OAKLAND -- The weekend at Oracle Arena was supposed to extend the momentum generated by the Warriors after walloping the Pacers on Thursday in the homecoming game following a successful road trip.
Coming in were the Mavericks and the Pistons, with the former betting on the future and the latter scraping the bottom of the Eastern Conference playoff pillow fight.
Sweep, right? Well, sort of.
Dallas swept the Warriors into a state of disbelief Saturday with a 126-91 rout of the champs, who recovered nicely on Sunday by sweeping Detroit off the floor with a 121-114 victory.
Here are some of the positives and negatives culled from the back-to-back set:
Rest season is underway
It’s that time of year where coaches and trainers have one eye on the present and the other on the future. Rest nights are hereby given to selected players.
Stephen Curry, Andrew Bogut and Shaun Livingston got theirs on Saturday, with DeMarcus Cousins and Andre Iguodala getting theirs on Sunday.
The Saturday plan was a rousing success. Curry, Bogut and Livingston likely would not have made much difference against Dallas, but they were superb against Detroit. Curry scored a game-high 26 points, shooting 5-of-10 from deep while playing 35 minutes. Bogut scored eight points (4-of-5 from the field), adding five rebounds, three assists and three blocks in 24 minutes. Livingston was 4-of-4 from the field with two assists in 16 minutes.
This is something Draymond Green doesn’t mind you noticing -- as long as you don’t mention it: His broken 3-ball seems to be on the mend.
Green made one of the Warriors’ four 3-pointers against Dallas and then drained a big one to beat the halftime buzzer against Detroit. He was 2-of-5 from deep for the weekend, which may seem modest -- until you realize he’s been hovering well below 30 percent this season.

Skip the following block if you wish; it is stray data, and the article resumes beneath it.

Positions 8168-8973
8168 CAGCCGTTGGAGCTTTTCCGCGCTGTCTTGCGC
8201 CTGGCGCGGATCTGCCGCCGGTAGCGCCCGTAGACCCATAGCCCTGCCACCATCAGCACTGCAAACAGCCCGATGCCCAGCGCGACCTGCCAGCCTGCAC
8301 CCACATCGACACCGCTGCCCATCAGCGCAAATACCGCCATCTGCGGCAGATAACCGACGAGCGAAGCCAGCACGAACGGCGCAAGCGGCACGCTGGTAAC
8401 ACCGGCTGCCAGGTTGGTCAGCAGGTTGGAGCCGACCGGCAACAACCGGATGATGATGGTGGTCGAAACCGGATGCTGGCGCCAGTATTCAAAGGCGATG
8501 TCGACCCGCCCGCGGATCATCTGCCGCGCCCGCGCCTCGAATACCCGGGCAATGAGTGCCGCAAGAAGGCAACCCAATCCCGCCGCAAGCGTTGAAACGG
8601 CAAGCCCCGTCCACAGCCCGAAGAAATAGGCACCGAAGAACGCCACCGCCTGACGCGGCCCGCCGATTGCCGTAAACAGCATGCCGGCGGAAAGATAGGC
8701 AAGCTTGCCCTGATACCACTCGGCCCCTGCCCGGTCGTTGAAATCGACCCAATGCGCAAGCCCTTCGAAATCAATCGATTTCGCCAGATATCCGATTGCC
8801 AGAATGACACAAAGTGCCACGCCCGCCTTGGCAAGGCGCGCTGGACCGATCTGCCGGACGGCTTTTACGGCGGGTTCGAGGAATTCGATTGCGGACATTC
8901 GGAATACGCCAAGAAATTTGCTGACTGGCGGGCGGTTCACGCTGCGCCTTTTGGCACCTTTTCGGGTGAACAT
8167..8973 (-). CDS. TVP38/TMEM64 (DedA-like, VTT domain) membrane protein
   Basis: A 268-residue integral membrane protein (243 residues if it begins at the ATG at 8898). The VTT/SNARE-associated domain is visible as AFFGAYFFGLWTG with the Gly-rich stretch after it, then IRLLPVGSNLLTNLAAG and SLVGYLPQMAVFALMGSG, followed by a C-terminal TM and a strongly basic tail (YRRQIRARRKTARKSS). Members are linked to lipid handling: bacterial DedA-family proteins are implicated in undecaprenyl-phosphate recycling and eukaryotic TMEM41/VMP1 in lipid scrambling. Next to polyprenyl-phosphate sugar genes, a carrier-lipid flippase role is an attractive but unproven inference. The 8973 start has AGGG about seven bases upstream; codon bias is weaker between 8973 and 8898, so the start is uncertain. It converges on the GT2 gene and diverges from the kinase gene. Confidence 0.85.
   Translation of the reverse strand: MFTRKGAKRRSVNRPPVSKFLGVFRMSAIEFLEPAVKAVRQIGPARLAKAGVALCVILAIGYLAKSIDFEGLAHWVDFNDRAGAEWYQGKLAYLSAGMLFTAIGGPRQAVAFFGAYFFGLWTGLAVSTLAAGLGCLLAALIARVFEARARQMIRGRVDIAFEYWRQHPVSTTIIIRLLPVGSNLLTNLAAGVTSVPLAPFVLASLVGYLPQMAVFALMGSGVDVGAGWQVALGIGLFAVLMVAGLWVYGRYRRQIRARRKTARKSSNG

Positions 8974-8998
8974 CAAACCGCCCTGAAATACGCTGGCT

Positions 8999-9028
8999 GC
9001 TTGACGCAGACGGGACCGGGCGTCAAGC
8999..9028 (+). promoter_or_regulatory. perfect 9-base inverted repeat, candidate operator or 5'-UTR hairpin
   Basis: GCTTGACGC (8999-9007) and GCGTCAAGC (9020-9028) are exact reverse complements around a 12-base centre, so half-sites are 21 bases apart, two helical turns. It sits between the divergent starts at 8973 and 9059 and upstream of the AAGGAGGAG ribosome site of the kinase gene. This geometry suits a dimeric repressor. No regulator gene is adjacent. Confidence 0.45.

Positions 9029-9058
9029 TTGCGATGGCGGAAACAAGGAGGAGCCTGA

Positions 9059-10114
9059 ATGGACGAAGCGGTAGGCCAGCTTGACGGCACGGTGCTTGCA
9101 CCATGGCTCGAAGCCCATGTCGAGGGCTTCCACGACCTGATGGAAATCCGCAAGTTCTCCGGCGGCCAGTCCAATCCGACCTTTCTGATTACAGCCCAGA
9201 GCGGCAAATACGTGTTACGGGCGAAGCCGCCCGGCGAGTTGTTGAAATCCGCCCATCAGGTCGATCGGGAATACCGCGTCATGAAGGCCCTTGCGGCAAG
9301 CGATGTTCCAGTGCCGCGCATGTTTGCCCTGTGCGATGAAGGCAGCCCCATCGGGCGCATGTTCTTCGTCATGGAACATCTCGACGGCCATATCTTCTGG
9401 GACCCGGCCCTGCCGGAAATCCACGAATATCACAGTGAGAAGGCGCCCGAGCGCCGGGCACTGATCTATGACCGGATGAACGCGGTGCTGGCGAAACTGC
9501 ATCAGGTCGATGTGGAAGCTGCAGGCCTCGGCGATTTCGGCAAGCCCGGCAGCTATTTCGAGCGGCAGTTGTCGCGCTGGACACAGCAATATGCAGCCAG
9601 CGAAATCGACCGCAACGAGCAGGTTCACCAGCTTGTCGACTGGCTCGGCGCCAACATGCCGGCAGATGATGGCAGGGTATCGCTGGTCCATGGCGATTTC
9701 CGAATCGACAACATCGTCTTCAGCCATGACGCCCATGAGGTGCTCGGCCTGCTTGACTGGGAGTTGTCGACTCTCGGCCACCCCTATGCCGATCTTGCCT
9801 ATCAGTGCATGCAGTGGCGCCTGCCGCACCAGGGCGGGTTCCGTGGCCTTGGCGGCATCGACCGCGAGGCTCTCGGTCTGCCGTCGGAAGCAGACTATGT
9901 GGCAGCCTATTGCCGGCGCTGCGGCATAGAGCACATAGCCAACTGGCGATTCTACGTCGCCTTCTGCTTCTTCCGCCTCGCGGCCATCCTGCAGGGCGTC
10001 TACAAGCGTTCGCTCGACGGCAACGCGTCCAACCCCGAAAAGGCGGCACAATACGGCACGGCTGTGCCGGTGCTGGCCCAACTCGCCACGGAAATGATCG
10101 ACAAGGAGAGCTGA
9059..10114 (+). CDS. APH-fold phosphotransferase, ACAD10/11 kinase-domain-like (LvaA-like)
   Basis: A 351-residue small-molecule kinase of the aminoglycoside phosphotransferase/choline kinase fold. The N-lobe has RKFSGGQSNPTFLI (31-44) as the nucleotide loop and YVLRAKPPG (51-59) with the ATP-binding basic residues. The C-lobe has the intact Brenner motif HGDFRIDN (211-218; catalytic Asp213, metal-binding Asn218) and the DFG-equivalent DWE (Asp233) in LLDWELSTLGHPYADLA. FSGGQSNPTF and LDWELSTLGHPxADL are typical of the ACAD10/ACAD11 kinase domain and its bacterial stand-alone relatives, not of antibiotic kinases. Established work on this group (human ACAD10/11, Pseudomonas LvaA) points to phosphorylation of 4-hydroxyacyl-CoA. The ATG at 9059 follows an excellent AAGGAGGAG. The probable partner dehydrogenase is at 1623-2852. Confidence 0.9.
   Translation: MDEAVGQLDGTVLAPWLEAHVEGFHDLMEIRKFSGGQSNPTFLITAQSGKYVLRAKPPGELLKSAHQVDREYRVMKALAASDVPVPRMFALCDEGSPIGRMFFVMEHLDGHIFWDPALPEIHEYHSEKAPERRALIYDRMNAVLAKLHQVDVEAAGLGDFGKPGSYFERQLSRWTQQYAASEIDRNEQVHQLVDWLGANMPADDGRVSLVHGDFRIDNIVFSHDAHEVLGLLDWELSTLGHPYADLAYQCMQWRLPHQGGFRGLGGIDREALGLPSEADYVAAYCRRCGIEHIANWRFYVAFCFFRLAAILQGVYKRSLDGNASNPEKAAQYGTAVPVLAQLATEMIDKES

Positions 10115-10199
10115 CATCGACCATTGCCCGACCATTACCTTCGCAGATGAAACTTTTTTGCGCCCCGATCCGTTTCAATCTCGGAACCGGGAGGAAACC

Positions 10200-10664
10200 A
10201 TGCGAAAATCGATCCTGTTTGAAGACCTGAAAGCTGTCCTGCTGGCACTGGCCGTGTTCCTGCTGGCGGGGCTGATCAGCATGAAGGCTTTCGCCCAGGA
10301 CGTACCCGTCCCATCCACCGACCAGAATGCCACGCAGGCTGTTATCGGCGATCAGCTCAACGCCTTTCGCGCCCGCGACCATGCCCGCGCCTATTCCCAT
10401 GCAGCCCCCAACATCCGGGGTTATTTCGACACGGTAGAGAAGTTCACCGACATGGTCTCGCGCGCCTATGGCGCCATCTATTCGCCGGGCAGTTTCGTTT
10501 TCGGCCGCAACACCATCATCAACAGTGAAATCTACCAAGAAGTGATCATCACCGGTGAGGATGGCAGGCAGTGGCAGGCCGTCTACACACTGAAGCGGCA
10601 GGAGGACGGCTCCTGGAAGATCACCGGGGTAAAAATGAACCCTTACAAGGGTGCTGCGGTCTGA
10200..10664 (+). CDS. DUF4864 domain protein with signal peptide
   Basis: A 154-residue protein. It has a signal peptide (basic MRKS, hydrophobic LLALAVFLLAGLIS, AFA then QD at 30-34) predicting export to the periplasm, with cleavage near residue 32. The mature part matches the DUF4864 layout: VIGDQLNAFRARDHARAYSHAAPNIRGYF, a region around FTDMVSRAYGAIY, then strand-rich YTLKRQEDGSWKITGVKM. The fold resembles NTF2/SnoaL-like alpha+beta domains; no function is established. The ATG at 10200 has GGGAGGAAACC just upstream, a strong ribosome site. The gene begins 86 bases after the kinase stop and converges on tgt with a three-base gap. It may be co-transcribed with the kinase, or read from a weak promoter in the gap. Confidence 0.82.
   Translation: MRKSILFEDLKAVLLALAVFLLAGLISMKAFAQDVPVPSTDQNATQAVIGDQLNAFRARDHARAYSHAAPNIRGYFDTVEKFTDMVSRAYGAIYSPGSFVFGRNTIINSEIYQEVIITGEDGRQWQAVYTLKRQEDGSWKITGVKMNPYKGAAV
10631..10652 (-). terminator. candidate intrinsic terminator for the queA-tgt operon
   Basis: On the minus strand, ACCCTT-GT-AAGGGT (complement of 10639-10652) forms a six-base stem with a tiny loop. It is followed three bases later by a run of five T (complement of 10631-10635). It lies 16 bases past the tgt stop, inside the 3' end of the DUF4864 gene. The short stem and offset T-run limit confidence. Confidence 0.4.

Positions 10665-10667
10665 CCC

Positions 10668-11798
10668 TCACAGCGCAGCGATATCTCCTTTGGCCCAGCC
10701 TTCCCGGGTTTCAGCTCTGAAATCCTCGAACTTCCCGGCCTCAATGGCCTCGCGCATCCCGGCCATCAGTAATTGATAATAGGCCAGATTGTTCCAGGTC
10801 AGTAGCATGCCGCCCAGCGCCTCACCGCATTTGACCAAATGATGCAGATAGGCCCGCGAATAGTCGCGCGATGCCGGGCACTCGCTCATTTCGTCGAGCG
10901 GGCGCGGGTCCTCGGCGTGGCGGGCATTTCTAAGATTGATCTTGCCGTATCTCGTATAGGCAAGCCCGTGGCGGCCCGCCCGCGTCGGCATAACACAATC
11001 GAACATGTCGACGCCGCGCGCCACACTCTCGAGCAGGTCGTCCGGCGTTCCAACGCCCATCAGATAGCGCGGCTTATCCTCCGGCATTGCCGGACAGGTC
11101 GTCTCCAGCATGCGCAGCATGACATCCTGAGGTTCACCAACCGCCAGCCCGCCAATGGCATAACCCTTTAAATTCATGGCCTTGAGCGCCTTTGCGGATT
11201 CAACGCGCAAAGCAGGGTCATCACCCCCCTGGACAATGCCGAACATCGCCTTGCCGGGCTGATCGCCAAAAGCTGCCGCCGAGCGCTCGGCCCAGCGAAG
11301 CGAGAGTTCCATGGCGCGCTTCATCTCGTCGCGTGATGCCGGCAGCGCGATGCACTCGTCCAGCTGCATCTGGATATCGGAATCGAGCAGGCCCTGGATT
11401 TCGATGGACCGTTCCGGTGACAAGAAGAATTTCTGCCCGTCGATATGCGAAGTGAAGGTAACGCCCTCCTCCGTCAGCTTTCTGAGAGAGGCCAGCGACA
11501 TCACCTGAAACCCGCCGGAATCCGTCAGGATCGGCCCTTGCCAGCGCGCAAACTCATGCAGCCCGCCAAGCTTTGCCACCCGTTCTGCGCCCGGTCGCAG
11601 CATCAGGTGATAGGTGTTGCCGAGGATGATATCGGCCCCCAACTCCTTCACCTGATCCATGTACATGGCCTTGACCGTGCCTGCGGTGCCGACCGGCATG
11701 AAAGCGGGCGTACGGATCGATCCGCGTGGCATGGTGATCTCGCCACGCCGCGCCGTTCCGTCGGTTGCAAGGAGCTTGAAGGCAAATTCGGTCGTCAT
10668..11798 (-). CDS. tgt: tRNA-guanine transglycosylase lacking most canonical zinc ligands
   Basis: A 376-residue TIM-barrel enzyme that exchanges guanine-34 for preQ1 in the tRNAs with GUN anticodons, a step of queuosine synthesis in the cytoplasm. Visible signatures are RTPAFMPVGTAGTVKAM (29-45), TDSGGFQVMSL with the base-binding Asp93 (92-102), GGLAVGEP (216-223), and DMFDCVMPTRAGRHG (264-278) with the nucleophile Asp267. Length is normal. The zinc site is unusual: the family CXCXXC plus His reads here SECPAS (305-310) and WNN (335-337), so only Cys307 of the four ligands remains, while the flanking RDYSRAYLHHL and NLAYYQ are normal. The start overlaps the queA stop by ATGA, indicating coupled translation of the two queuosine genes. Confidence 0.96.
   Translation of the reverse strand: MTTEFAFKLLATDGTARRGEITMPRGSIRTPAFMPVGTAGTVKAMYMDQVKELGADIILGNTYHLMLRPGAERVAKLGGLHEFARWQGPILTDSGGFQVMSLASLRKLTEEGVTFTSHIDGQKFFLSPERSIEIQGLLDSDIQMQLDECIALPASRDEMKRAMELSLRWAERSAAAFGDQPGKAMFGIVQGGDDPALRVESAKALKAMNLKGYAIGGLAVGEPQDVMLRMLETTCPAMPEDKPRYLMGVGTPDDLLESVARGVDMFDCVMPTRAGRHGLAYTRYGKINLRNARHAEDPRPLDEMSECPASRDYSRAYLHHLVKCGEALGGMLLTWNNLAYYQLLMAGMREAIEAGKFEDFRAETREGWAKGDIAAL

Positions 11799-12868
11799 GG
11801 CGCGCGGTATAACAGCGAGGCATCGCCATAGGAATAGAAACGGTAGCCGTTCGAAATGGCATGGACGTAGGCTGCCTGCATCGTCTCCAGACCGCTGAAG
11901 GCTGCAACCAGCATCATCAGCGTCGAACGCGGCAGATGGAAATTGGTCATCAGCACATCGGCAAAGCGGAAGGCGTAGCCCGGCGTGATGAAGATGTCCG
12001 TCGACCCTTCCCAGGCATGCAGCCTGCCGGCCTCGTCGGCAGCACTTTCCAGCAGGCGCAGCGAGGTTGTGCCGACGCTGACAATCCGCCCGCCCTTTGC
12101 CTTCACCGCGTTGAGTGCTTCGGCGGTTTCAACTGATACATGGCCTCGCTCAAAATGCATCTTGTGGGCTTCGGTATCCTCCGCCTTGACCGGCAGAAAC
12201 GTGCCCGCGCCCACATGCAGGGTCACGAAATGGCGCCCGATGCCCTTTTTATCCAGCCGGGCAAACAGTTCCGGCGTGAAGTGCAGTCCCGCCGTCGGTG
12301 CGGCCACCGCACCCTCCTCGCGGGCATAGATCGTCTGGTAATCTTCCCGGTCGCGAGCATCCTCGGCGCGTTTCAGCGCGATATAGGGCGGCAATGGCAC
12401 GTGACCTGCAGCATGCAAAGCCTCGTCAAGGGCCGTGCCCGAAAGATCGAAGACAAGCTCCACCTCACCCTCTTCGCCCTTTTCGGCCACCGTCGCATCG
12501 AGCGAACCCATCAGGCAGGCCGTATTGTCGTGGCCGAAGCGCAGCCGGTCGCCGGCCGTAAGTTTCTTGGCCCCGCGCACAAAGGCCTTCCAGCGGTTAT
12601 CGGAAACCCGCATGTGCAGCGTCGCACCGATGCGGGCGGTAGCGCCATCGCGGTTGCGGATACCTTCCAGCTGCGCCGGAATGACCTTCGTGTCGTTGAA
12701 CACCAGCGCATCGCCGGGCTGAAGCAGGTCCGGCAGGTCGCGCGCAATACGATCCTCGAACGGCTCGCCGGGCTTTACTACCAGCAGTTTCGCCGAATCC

Green over the last six games is shooting 50 percent (8-of-16) from beyond the arc. That’s a clear sign of progress. When his 3-ball is a threat, the Warriors are indefensible.
The spine remains intact
Displaying precious little determination and zero rhythm, the Warriors were barely in the building for the loss to the Mavericks. Never has a blowout been more richly deserved.
Did they even care? Based on that performance, it was impossible to say.
It bothered them enough that they bounced back. After an autopilot first quarter Sunday, they came after the Pistons with a vengeance, going up 14 at the half and taking a 20-point lead into the fourth quarter. The Warriors tend to respond loudly after being pantsed. They brought their backbone and it showed.
The ghastly truth
As much as the Warriors would like to, as coach Steve Kerr put it, “flush this one down the toilet,” we cannot overlook the headlong dive into humiliation on Saturday.
How to lose to a team on your floor to a team 16 games below .500? The numbers tell the truth. Outrebounded 49-36. Shoot 4-of-30 from deep, while the opponent is 21-of-49. Have Klay Thompson hang a minus-39, Draymond Green a minus-29, Cousins a minus-27 and Kevin Durant a minus-26. Quinn Cook, starting for Curry salvaged a minus-24.
The Warriors looked like a bunch of guys hitting the gym after 16-hour shifts at the warehouse. This one was about as close to inexcusable as anything they’ve offered in recent years.
Loon in tune
Amid the ruins of the loss to the Maverick was a single jewel. Kevon Looney scored 12 points in 13 minutes on 5-of-6 shooting. He didn’t stop there.
Listed as questionable for the game against Detroit with a right forearm contusion, Looney was cleared to play and delivered once again, scoring 11 points in 13 minutes on 4-of-5 shooting from the field.
When a backup center comes off the bench in back-to-back games and scores 23 points in 26 minutes on 9-of--11 shooting from the field, he’s exceeding any realistic expectation.